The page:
Apr 23 St George, Windsor and the Order of the Garter
Recently many British Royal Weddings and Funerals have occurred in St Georges Chapel in Windsor, outside of London.
It is also the home of the Order of the Garter founded by King Edward in 1344 on April 23rd
St George is the patron saint of multiple countries and curiously has a following in both the Christian and Muslim world
Among the earliest of numerous orders of chivalry founded during the Middle Ages in the major courts of Europe, it is notable for the particular prestige associated with it, and also for its survival to the present day. In 1948, Princess Elizabeth and her husband, Prince Philip, Duke of Edinburgh, were installed as Lady and Knight Companion of the Order of the Garter, along with thirteen other new Garter Knights. Over the nearly 700 years of its existence, it has only had 1,024 illustrious members. After the death of Prince Phillip, the only two ex-officio members are the Queen and Prince Charles. Of the current 21 companion members (limited to 24), Lord Sainsbury (the supermarket director) was the earliest inducted in 1992, John Major is the only former prime minister, and there are three female members including the former head of the MI5 Baroness Manningham-Buller and Lady Mary Peters a former pentathlete from Northern Ireland.
Its origins in 1344 were inspired by English myth-making – maybe even a bout of restorative nostalgia. King Edward III had demonstrated his interest in the Arthurian legend during a massive joust at Windsor. On this occasion he promised to renew King Arthur’s celebrated fraternity of knights, the Round Table. This project was not just a fleeting fancy and work began on a gigantic circular building two-hundred feet across within the upper ward of the castle to house this so-called Order of the Round Table. The renewal of war with France brought this to a shuddering halt but in 1348 the King revived it in a different guise.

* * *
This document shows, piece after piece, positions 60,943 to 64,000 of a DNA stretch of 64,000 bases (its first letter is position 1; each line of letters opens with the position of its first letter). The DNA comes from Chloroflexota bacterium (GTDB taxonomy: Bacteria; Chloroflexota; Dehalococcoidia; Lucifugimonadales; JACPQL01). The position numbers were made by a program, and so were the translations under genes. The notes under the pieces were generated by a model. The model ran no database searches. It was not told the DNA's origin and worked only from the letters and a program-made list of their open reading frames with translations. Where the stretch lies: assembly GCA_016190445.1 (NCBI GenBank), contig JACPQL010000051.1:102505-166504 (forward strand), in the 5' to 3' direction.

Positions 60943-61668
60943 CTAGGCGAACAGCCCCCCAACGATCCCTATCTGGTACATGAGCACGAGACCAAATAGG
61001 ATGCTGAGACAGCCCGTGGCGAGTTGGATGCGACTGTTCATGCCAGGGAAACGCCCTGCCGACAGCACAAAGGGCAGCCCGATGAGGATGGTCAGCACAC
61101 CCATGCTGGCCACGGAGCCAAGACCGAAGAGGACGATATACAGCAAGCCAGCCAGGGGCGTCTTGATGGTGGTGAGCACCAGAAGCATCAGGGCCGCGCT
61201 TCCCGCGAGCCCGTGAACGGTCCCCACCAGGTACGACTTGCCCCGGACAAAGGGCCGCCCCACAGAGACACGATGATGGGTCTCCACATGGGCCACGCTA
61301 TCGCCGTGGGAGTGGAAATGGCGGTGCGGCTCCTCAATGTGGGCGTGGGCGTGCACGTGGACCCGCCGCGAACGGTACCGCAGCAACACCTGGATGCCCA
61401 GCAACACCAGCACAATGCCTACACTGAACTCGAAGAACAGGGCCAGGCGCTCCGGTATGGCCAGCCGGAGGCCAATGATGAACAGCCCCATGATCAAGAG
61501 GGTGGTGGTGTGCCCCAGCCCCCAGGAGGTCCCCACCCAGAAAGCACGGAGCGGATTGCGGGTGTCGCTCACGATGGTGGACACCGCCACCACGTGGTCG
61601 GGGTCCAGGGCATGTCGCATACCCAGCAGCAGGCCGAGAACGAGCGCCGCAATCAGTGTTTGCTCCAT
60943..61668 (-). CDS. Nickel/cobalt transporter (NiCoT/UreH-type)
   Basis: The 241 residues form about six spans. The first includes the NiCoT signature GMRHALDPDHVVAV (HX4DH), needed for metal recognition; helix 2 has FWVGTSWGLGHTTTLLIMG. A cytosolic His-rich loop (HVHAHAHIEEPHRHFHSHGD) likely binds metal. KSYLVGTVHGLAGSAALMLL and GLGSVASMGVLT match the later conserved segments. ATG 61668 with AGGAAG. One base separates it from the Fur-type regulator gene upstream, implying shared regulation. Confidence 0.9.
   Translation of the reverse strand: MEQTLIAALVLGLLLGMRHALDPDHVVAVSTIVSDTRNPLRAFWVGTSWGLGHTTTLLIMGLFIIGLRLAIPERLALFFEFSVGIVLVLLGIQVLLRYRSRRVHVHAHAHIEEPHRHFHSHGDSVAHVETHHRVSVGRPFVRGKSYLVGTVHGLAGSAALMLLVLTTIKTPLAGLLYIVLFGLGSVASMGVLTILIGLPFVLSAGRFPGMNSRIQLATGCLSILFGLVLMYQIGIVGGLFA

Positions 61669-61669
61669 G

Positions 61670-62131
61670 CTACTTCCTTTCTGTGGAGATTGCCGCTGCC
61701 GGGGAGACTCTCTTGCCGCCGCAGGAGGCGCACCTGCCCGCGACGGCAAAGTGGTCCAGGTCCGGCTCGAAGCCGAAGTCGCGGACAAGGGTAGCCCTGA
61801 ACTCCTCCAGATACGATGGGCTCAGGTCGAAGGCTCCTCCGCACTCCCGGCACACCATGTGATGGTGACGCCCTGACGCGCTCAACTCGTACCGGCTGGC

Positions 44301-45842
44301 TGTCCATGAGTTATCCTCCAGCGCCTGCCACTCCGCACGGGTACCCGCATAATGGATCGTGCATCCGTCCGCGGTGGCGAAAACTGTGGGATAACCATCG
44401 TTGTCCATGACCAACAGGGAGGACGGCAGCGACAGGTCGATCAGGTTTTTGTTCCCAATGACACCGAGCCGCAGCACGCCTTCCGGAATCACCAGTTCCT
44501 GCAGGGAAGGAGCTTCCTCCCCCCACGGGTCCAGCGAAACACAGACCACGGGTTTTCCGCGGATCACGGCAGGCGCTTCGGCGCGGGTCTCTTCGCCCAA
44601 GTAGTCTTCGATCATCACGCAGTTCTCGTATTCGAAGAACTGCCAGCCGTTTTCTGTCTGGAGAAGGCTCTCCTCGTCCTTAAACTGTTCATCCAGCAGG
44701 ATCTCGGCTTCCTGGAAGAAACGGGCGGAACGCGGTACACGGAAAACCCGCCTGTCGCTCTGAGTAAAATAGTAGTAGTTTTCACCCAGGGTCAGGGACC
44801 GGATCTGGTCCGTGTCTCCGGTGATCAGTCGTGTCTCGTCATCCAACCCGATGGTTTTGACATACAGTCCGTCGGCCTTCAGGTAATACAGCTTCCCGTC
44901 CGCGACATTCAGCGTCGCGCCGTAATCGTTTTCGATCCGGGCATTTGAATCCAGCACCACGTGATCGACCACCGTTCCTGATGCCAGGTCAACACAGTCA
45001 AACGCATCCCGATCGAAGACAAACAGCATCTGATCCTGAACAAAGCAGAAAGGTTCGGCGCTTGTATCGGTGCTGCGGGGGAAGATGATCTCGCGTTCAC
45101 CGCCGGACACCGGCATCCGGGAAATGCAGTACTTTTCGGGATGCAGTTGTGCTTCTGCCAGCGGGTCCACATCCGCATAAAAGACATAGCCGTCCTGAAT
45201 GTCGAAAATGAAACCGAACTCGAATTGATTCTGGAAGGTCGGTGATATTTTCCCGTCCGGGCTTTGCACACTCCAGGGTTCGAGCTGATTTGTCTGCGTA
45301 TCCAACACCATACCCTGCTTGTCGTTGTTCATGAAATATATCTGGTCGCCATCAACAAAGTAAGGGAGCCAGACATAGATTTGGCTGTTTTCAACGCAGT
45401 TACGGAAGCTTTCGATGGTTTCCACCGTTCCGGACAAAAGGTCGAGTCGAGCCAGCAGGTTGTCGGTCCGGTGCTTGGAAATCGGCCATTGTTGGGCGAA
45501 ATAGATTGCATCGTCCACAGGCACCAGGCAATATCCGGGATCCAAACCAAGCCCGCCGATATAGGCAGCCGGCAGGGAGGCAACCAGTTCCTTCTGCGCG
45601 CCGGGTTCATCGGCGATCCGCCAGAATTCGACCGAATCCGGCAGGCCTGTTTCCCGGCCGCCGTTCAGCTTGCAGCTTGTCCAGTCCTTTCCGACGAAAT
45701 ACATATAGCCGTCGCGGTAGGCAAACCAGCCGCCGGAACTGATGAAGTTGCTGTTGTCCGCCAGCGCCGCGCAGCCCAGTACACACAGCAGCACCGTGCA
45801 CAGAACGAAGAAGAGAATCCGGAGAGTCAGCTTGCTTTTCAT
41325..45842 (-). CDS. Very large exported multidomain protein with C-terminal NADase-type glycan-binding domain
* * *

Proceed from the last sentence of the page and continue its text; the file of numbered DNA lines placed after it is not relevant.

Moving away from Arthurian legend he settled on the military saint George, often associated with crusaders. He had been adopted by the Swabian League in the pre-Reformation Holy Roman Empire, but Saint George became associated as "patron saint" of England after the English reformation and his flag came to be identified as the national flag of England. Setting up a new college of St George at Windsor, King Edward associated with a small group of knights, twenty-five men in all with the king at their head. He named the group the Order of the Garter after the symbol of the garter worn by its members, on ceremonial occasions around the left calf by knights and around the left arm by ladies. In the 14th Century – men at arms would have a working garter where the end slips through the buckle, passed behind, and then is tucked down through the formed loop.
St George's Chapel in Windsor became the mother church of the Order of the Garter and the location of special services in relation to the Order. During their lifetime, all members of the Order of the Garter are entitled to display their heraldic crests and banners in St George's Chapel. Over the passage of time stall plates stay in the chapel permanently, wheras the crests and banners of deceased knights are, following presentation at the High Altar, removed from the chapel. Sometimes they are then given to institutions that were connected with the late knight, or kept privately depending on family wishes. The Sovereign may "degrade" members who have taken up arms against the Sovereign. In a ceremony, the Garter King of Arms reads aloud the Instrument of Degradation, a herald climbed up a ladder and removes the former knight's banner, crest, helm, and sword, throwing them down into the quire. Then the rest of the heralds kicked them down the length of the chapel, out of the doors, and into the castle ditch. Most recently, the banner of Emperor Hirohito of Japan was removed when Japan entered World War II in 1941, but the banner and his knighthood were restored by the queen thirty years later, when Hirohito made a state visit to the United Kingdom. The Emperor was particularly pleased by the restoration of his banner as a Knight of the Garter.
St Georges Chapel has the unusual status of being a Royal Peculiar, a church under the direct jurisdiction of the monarch. It has been the scene of many royal services, weddings and, particularly in the 19th and 20th centuries, burials. Famously Queen Victoria's funeral was held there , before she was interred beside Prince Albert at Windsor Great Park. Windsor recently saw the wedding of Prince Harry to the American actress Megan Markel, and was also where Prince Phillip's funeral was hosted.